Motivation without Manipulation…

Motivation without Manipulation

Do we sometimes, maybe without knowing it, manipulate those we are trying to motivate? This is one of the key questions we must ask ourselves as motivators. Whether we are parents, teachers, educators, coaches, employers, civic or religious leaders, etc., we must continually keep in check our reasons for motivating others. Is it truly what others need or is it what we think they need?

Are we pushing our ideas and understanding of what we have learned or done on to others and wanting others to think and act like we do, merely because we think it is the correct way things should or must be done? Or are we trying to guide others as they learn and grow for themselves? Hopefully, we are trying to guide them as they learn and grow and hopefully we do the same as we continue to receive guidance from others as we learn and grow.

Just because we may mentor others does not mean we do not need mentors of our own. We are all in a constant state of learning. As mentors we can mentor others and guide them on their own journey, but we must continue to be mentored by others. We all learn so much from each other and can help each other progress more rapidly and with greater results if we work together as a team. There is no need to re-invent the wheel of wisdom when there are so many who have learned, at times, from the school of hard knocks and have already learned how to do so much of what we are wanting to do. We can all help each other do better and be better. We are not in competition against each other, but should focus on helping each other excel, improve, and achieve all of our goals. Instead of pushing against each other, we should push each other forward. This cannot be done at the expense of another, but in working together that both the mentors and those they mentor continually change for the better.

We have often heard the phrase: “No man is an island.” Although this is a great phrase, and for the most part is accurate, in that no one can do anything on their own – as we all need each other – I think we often assume that everyone must be taught in the same way and be surrounded by those who think exactly as we do. That is not true. We are all different, and there is not one correct way of doing anything. I often am guilty of this kind of thinking and need to continually remind myself that there are hundreds and sometimes thousands of correct ways of doing everything. It’s not even a matter of good, better, or best. Sometimes, there are 5 equally right ways of doing something and all are correct and equally as good as the other. They are just different. Each has their own natural results or consequences – both good and bad – but all are great options and would be beneficial. Sometimes we must surround ourselves with those who see the world completely differently than we do and who even oppose what we do and how we do it. Their perspective, focus, and understanding of things can help us refine and redefine our own understanding.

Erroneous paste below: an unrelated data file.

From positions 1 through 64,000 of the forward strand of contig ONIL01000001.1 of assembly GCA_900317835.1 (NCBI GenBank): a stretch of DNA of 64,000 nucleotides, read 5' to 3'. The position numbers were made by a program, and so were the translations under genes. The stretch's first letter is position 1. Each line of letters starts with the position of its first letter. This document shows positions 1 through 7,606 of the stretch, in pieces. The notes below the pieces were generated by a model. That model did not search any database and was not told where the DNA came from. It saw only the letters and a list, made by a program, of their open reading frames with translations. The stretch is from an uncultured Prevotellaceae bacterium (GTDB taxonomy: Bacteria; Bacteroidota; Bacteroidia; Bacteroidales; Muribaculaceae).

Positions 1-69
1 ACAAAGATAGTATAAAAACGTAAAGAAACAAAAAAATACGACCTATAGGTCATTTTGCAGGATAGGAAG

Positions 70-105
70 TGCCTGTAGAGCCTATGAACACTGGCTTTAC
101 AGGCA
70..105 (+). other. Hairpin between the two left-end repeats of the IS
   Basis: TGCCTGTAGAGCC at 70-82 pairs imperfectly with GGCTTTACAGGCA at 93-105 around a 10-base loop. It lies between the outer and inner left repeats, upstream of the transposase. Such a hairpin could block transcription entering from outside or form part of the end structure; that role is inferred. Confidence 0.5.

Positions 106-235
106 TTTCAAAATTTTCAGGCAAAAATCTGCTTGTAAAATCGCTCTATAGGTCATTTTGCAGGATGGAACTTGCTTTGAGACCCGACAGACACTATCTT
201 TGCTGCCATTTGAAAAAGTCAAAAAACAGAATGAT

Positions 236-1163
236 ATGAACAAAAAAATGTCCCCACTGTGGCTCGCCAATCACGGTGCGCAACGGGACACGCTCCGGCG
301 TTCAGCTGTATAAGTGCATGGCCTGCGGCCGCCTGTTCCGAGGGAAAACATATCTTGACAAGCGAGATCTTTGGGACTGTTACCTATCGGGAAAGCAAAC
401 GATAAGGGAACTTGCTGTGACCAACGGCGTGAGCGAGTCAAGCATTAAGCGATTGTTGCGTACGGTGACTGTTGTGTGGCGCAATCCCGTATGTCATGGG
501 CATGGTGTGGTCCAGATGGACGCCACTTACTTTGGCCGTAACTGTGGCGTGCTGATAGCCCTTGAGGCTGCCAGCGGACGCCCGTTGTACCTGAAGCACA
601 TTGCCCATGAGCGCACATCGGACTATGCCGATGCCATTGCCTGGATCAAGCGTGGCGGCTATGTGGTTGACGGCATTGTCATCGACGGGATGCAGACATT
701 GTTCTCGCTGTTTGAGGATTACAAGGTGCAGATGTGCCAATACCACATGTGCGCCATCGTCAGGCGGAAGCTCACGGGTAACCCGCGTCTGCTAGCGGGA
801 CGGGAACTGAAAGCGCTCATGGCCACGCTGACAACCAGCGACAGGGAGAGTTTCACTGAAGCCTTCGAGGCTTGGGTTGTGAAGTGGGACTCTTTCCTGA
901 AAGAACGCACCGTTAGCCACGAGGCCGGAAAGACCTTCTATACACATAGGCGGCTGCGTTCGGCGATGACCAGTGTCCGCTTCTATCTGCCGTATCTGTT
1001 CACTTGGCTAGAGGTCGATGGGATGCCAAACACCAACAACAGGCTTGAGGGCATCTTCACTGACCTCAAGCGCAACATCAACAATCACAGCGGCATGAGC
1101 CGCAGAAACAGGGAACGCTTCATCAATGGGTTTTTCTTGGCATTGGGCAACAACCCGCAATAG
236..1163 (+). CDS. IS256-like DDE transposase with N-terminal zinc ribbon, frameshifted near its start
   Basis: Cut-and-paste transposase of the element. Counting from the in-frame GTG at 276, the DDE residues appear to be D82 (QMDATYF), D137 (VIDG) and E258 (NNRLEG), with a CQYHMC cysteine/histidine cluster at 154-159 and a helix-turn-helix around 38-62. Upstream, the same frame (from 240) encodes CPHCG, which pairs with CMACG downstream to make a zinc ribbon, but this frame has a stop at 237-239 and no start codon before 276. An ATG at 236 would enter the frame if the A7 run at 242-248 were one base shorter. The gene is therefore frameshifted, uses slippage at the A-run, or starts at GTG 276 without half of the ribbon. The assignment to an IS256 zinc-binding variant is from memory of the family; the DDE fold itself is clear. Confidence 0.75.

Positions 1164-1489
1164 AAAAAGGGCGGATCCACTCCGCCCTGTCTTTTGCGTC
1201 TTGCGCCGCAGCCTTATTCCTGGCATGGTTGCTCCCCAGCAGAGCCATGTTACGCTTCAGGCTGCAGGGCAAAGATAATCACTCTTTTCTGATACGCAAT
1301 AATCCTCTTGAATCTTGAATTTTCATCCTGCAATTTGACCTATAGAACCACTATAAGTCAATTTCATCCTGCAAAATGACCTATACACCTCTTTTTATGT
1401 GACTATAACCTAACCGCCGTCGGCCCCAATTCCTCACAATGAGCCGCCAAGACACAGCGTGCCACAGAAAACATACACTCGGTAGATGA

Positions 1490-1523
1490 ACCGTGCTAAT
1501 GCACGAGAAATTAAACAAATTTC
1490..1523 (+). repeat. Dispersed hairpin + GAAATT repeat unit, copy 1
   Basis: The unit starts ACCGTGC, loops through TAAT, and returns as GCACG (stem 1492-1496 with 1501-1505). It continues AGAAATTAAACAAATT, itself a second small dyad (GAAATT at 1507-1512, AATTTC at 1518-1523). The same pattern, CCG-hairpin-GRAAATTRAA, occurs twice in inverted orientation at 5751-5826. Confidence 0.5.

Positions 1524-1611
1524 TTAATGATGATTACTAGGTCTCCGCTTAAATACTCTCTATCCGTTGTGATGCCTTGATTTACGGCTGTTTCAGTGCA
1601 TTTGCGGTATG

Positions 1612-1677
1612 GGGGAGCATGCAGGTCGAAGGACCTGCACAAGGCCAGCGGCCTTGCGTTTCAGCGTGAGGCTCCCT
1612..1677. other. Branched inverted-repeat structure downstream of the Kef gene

Sometimes, as teachers, parents, and music mentors, we try to motivate our music students with everything we can think of that excites us and keeps us going. We are looking at the students based on what we think is motivating, and we try to tell the student how much fun they will have playing a particular piece or learning a new style because we are seeing their world through our eyes. We think if we like a particular piece or style, or if other students we have taught like that particular genre, then this student must as well. Everyone is different and everyone must be taught completely differently – even when it comes to theory books, method books, styles, songs, and exercises, etc.. What works for one person will not necessarily work for another. That is fine. We should accept and even embrace it. We should encourage it! We are not “cookie-cutter” piano teachers and we are not teaching robots on an assembly line. These students have different goals, ideas, talents, thoughts, feelings, and so on! Not everyone wants to do what we want them to do. I have had this happen so many times in my own teaching.

I have had moments when I pulled out every kind of piece I could think of without consulting with the student because I thought I was the teacher and knew best based on their skill level, age, gender, etc.. I did this even with little children because I thought, they didn’t know any better and couldn’t decide for themselves and needed my expertise to help them (obviously very little children need more help than older children, but even then, children know what they do and do not like and will be more motivated with one piece over another). Weeks later, when the student had not progressed and was not enjoying a piece – even something I had composed that I thought they would LOVE, I would essentially turn the lesson over to them. Sometimes I would say, “Let’s have FREE time for five minutes where you play anything you have worked on in the past that you can remember, or just improvise or compose something. It doesn’t matter as long as you have FUN!” What would happen next always astounded me.